Towards the Development of an Empirical Model for Islamic Corporate Social Responsibility: Evidence from the Middle East

Research output: Contribution to journalArticle

Abstract

Academic research suggests that variances in contextual dynamics, and more specifically religion, may lead to disparate perceptions and practices of corporate social responsibility (CSR). Driven by the increased geopolitical and economic importance of the Middle East and identified gaps in knowledge, the study aims to examine if indeed there is a divergent form of CSR exercised in the region. The study identifies unique CSR dimensions and constructs presented through an empirical framework in order to outline the practice and sense-making of CSR in a context with strong Islamic beliefs. The framework goes beyond the platform of mere Islamic philanthropy and is based on CSR-stakeholder management practices. Following an exploratory research design and collecting interview data from representatives of 63 organisations from Saudi Arabia, the United Arab Emirates and Oman, the study offers a snapshot of the CSR reality from the perspective of those living the phenomenon. The results suggest that the practice and sense-making of CSR in the examined context is largely grounded in the areas of social and altruistic actions but they cannot be examined in isolation from the religious context of CSR operation. This focus is mainly attributed to the dominant role of Islam in the examined sample, which leads to forms of non-structured or semi-structured approaches to CSR. Apart from the significant contributions to the CSR literature, the study also offers important contributions for practitioners and policy makers.
Original languageEnglish
Pages (from-to)(In-press)
JournalJournal of Business Ethics
Volume(In-press)
DOIs
Publication statusAccepted/In press - 17 Feb 2020

Fingerprint

social responsibility
Middle East
evidence
Empirical model
Corporate Social Responsibility
Oman
philanthropy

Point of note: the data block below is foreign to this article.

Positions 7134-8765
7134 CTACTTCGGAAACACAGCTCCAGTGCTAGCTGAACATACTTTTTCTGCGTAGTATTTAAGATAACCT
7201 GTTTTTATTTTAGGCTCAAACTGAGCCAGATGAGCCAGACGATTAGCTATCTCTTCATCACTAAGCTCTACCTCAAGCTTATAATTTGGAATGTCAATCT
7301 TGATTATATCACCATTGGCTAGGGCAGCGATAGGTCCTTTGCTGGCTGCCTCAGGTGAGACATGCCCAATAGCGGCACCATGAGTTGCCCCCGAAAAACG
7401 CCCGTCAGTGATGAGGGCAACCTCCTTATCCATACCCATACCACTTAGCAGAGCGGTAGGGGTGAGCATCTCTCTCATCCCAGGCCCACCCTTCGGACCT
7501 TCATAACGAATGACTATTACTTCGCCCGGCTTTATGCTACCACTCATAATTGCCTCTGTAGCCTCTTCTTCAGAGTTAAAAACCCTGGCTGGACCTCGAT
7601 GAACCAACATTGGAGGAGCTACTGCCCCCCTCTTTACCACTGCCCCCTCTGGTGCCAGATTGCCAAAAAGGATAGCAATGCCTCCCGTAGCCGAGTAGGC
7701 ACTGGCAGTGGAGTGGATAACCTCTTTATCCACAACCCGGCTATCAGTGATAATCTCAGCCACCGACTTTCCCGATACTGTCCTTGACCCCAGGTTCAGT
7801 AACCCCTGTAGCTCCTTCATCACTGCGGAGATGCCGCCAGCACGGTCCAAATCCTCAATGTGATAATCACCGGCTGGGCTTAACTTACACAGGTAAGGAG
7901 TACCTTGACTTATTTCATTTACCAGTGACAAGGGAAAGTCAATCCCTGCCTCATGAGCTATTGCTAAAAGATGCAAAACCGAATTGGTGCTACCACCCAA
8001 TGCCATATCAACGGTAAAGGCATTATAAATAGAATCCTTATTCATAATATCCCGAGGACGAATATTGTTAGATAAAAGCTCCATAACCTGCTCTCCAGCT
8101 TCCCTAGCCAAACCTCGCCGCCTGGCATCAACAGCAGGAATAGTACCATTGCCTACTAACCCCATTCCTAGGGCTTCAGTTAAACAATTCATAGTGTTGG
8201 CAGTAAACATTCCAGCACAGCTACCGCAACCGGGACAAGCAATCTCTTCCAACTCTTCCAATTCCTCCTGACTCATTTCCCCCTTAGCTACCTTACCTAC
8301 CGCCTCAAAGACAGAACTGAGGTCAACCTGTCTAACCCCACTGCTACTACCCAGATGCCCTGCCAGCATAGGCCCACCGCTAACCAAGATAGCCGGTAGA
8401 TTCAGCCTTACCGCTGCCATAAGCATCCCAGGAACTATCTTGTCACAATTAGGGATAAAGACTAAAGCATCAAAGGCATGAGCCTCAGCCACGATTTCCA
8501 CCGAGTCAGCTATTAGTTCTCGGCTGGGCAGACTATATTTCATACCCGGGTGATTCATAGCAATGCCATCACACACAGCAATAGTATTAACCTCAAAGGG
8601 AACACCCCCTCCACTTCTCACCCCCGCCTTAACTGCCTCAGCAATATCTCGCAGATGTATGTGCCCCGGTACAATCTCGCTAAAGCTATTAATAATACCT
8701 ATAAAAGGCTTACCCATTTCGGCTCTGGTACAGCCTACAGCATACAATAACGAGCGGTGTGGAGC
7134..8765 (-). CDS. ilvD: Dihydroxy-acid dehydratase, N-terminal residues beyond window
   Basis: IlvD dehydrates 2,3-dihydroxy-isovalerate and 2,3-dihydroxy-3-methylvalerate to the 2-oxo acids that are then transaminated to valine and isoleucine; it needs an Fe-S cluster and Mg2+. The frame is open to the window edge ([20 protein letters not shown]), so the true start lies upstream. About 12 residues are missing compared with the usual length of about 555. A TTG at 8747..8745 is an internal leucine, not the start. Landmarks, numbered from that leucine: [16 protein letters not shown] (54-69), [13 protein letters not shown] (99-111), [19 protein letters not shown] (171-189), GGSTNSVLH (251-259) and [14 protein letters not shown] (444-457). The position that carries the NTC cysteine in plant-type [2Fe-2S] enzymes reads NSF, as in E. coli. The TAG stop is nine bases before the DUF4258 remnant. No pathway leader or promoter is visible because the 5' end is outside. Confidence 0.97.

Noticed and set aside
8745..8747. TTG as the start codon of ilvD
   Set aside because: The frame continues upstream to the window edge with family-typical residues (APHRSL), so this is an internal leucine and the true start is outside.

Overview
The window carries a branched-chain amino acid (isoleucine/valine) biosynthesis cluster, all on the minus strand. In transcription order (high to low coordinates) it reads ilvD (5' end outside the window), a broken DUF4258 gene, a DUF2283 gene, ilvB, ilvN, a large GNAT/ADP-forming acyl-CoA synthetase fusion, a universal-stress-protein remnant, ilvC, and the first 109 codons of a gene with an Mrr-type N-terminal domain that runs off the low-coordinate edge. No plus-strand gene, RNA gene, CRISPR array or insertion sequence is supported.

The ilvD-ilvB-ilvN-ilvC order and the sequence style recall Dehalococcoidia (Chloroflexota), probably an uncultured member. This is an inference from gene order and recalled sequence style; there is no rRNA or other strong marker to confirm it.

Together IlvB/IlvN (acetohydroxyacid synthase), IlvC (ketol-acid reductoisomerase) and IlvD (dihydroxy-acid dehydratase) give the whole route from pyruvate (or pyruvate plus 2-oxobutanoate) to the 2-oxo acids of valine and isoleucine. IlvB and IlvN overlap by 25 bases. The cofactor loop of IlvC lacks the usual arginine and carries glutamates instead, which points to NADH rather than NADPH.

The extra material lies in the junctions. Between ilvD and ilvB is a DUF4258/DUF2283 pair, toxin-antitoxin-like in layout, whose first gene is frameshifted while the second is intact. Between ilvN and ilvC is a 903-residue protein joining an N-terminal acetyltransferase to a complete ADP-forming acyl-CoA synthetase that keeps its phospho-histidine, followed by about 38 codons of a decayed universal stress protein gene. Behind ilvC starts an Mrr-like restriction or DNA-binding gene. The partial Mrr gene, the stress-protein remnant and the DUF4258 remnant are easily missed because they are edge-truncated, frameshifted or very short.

United Arab Emirates
Saudi Arabia
Islam
research planning
social isolation
Religion
stakeholder

Keywords

  • CSR
  • Islam
  • Islamic CSR
  • Middle East
  • Grounded Theory

Cite this

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title = "Towards the Development of an Empirical Model for Islamic Corporate Social Responsibility: Evidence from the Middle East",
abstract = "Academic research suggests that variances in contextual dynamics, and more specifically religion, may lead to disparate perceptions and practices of corporate social responsibility (CSR). Driven by the increased geopolitical and economic importance of the Middle East and identified gaps in knowledge, the study aims to examine if indeed there is a divergent form of CSR exercised in the region. The study identifies unique CSR dimensions and constructs presented through an empirical framework in order to outline the practice and sense-making of CSR in a context with strong Islamic beliefs. The framework goes beyond the platform of mere Islamic philanthropy and is based on CSR-stakeholder management practices. Following an exploratory research design and collecting interview data from representatives of 63 organisations from Saudi Arabia, the United Arab Emirates and Oman, the study offers a snapshot of the CSR reality from the perspective of those living the phenomenon. The results suggest that the practice and sense-making of CSR in the examined context is largely grounded in the areas of social and altruistic actions but they cannot be examined in isolation from the religious context of CSR operation. This focus is mainly attributed to the dominant role of Islam in the examined sample, which leads to forms of non-structured or semi-structured approaches to CSR. Apart from the significant contributions to the CSR literature, the study also offers important contributions for practitioners and policy makers.",
keywords = "CSR, Islam, Islamic CSR, Middle East, Grounded Theory",
author = "Petya Koleva",
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AB - Academic research suggests that variances in contextual dynamics, and more specifically religion, may lead to disparate perceptions and practices of corporate social responsibility (CSR). Driven by the increased geopolitical and economic importance of the Middle East and identified gaps in knowledge, the study aims to examine if indeed there is a divergent form of CSR exercised in the region. The study identifies unique CSR dimensions and constructs presented through an empirical framework in order to outline the practice and sense-making of CSR in a context with strong Islamic beliefs. The framework goes beyond the platform of mere Islamic philanthropy and is based on CSR-stakeholder management practices. Following an exploratory research design and collecting interview data from representatives of 63 organisations from Saudi Arabia, the United Arab Emirates and Oman, the study offers a snapshot of the CSR reality from the perspective of those living the phenomenon. The results suggest that the practice and sense-making of CSR in the examined context is largely grounded in the areas of social and altruistic actions but they cannot be examined in isolation from the religious context of CSR operation. This focus is mainly attributed to the dominant role of Islam in the examined sample, which leads to forms of non-structured or semi-structured approaches to CSR. Apart from the significant contributions to the CSR literature, the study also offers important contributions for practitioners and policy makers.

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